How to fight the stigma of mobile monetisation and win

Quark Games' Foust on putting game design first

How to fight the stigma of mobile monetisation and win
Shawn Foust is a VP at Quark Games, handling a mix of business development, lore writing, and game design.

Big month for the denizens of Quark Games. We announced our next game, Champs: Battlegrounds, and began the long process of backing up my various outlandish pronouncements.

We're looking to do a lot of things with Champs - go hardcore, move into 3D, get away from turns and into real time, etc. - but the essential design goal was to maintain competitive purity.

As a game with a significant player versus player (PvP) component - we have AI and Campaign as well - we spent an enormous amount of time considering what constituted "appropriate" monetisation.

To our minds, a PvP game cannot thrive over the long term if monetisation conveys a significant advantage over players who elect not to monetise. As a result, we made a variety of choices designed to protect the experience and ensure players end up with a fair experience.

Unfortunately, there is a perception that optimising for purity is often at odds with optimising for monetisation - namely that permitting players to acquire the things they want through things other than payment (such as playing) reduces the frustration in the system and lowers revenue per user.

It's not an insane position to take. The traditional mobile approach has proven to be revenue positive over time. But it's come at the cost of creating a stigma around mobile games, which hinders efforts to build mobile up as a "true" gaming platform.

I believe there are great examples of games that do very well with a less frustrating ecosystem - League of Legends and DOTA 2 come to mind - and there is a clear opportunity to bring some of these sensibilities to competitive games on the mobile platform.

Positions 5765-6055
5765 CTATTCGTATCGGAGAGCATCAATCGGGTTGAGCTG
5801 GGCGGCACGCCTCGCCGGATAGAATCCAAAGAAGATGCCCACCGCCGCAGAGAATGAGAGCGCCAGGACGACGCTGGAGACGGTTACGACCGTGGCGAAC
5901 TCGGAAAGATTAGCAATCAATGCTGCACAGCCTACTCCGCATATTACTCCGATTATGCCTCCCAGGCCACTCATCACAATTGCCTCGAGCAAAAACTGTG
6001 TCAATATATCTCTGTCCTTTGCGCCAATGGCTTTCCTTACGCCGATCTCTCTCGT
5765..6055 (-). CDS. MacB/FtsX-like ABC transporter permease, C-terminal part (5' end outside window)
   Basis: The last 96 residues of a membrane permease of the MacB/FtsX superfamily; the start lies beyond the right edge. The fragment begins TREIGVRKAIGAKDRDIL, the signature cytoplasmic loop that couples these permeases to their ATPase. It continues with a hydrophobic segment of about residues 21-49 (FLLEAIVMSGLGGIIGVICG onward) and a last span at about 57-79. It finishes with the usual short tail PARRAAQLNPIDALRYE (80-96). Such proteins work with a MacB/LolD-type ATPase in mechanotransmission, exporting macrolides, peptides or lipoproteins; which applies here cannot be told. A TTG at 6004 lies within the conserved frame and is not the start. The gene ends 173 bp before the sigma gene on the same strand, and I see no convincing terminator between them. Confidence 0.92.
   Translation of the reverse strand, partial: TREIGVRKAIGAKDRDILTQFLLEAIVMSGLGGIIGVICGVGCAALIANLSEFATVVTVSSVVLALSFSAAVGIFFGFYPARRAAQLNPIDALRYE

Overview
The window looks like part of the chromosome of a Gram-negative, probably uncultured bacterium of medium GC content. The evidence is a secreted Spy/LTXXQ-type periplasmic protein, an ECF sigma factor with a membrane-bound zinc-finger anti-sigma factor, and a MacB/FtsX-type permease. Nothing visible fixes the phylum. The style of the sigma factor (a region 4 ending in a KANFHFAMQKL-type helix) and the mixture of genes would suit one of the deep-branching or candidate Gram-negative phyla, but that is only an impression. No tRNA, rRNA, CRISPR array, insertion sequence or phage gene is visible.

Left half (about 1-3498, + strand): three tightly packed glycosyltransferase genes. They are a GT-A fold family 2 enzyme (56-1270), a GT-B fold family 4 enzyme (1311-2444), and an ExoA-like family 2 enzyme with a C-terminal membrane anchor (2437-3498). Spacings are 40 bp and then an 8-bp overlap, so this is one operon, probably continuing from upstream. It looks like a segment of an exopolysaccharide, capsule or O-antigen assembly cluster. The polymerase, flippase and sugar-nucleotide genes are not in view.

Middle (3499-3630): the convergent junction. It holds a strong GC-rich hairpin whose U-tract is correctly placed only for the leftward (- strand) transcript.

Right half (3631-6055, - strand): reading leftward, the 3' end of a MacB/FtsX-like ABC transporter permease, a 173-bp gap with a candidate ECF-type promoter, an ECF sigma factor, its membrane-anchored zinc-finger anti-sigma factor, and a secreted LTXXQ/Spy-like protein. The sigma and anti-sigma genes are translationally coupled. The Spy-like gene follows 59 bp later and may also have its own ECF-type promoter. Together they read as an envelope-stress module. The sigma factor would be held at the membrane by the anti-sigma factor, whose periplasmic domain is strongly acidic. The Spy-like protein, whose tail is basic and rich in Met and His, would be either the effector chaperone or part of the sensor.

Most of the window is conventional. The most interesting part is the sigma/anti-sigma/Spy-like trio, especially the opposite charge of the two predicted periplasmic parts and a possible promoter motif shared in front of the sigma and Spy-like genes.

Pay or play

One of the key attributes of a pure ecosystem is the permit acquisition of any item impacting gameplay via multiple means, namely by playing the game or paying for those items.

In this instance, payment does not buy you advantage, it buys you time savings. This creates a highly inclusive system that allows people with more time than money (college students) to compete with people that possess money but not time (investment bankers, oil sheiks).

Champs: Battlegrounds

In a system where payment conveys exclusive advantages, the retention of non-monetising players becomes far more difficult.

Strangely enough, most people don't like playing games they feel are rigged. You just don't see many people volunteering for the job of cannon fodder.

As a result, players churn for more regularly, which increases acquisition costs, reduces the ability to reach scale, diminishes virality and reduces longevity of the game. On the plus side, selling advantage is a great way to make a quick buck.

The real drawback of a pay or play system is that your game needs to be good. Without a paywall to compel payment, a game needs to convince a player to spend money for reasons other than advantage.

Advantage is easy for the human mind to grasp. The value of paying for diversity (like having more heroes to choose from) or exclusivity (decoratives) is a tougher sell. Not impossible, but it'll certainly take a more intimate relationship between player and game.